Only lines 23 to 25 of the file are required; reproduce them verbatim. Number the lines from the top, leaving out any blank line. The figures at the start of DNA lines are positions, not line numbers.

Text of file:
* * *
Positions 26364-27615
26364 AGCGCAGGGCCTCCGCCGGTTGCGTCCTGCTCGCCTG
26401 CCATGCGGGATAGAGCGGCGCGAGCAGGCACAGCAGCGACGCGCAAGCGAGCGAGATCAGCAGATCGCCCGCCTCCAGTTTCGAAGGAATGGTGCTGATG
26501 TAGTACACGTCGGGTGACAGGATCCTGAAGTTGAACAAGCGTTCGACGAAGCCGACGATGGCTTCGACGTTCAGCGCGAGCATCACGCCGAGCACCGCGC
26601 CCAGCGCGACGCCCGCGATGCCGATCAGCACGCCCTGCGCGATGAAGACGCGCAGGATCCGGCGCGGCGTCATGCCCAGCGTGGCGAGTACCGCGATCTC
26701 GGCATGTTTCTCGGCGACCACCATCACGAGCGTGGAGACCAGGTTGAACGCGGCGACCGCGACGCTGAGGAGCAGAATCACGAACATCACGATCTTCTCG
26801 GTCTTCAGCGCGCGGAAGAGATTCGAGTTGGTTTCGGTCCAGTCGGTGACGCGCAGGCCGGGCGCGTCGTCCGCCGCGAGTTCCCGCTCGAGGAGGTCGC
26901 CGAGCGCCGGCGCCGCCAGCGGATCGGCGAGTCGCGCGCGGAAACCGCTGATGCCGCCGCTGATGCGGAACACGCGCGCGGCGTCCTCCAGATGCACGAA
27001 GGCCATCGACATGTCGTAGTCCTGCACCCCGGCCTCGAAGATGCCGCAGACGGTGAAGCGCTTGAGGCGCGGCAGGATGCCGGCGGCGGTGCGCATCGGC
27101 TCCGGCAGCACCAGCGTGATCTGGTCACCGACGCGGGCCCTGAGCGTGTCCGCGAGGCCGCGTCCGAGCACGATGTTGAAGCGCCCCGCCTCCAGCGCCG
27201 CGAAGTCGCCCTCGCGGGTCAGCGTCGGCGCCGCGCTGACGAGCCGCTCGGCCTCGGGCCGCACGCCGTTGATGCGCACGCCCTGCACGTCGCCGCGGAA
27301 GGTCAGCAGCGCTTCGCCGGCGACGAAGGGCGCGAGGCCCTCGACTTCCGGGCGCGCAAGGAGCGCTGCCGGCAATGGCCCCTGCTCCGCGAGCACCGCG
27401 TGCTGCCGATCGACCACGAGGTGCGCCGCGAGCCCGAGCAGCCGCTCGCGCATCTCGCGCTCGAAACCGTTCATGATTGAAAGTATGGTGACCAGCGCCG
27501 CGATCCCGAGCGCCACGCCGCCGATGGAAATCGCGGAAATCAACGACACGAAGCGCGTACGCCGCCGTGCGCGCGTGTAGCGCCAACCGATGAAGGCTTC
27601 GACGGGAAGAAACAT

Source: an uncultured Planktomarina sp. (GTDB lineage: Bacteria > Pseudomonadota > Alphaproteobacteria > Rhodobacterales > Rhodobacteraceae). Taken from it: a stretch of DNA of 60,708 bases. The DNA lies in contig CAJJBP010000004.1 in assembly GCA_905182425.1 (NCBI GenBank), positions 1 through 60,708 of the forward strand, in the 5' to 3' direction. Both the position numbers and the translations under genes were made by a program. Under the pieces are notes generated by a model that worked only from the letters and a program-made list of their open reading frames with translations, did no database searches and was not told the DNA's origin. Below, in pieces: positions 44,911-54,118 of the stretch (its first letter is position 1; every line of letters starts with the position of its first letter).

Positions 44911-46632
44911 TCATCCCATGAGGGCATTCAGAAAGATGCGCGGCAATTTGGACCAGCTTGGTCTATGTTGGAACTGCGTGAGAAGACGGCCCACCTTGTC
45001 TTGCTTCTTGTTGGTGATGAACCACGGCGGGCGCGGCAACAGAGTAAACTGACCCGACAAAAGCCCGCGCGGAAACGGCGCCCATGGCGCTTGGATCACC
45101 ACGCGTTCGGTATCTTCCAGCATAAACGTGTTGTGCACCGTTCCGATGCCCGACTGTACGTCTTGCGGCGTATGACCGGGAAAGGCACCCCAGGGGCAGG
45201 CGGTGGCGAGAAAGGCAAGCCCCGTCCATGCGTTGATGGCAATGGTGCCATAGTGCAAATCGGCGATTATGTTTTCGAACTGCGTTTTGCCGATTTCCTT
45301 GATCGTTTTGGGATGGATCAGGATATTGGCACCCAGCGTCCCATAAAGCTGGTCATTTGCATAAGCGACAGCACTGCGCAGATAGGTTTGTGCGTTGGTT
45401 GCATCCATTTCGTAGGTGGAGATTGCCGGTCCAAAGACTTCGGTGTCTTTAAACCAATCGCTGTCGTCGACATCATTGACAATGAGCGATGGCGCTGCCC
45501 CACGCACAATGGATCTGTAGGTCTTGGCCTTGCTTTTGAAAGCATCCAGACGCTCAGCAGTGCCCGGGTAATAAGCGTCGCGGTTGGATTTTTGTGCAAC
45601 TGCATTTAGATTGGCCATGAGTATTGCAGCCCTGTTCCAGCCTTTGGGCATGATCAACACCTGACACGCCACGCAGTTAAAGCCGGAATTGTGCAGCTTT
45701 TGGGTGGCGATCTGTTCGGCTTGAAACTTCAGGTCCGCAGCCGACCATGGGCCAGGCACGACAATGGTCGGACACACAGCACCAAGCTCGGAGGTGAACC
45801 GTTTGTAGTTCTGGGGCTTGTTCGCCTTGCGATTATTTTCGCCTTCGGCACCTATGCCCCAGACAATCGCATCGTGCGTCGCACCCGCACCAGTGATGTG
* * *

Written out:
45401 GCATCCATTTCGTAGGTGGAGATTGCCGGTCCAAAGACTTCGGTGTCTTTAAACCAATCGCTGTCGTCGACATCATTGACAATGAGCGATGGCGCTGCCC
45501 CACGCACAATGGATCTGTAGGTCTTGGCCTTGCTTTTGAAAGCATCCAGACGCTCAGCAGTGCCCGGGTAATAAGCGTCGCGGTTGGATTTTTGTGCAAC
45601 TGCATTTAGATTGGCCATGAGTATTGCAGCCCTGTTCCAGCCTTTGGGCATGATCAACACCTGACACGCCACGCAGTTAAAGCCGGAATTGTGCAGCTTT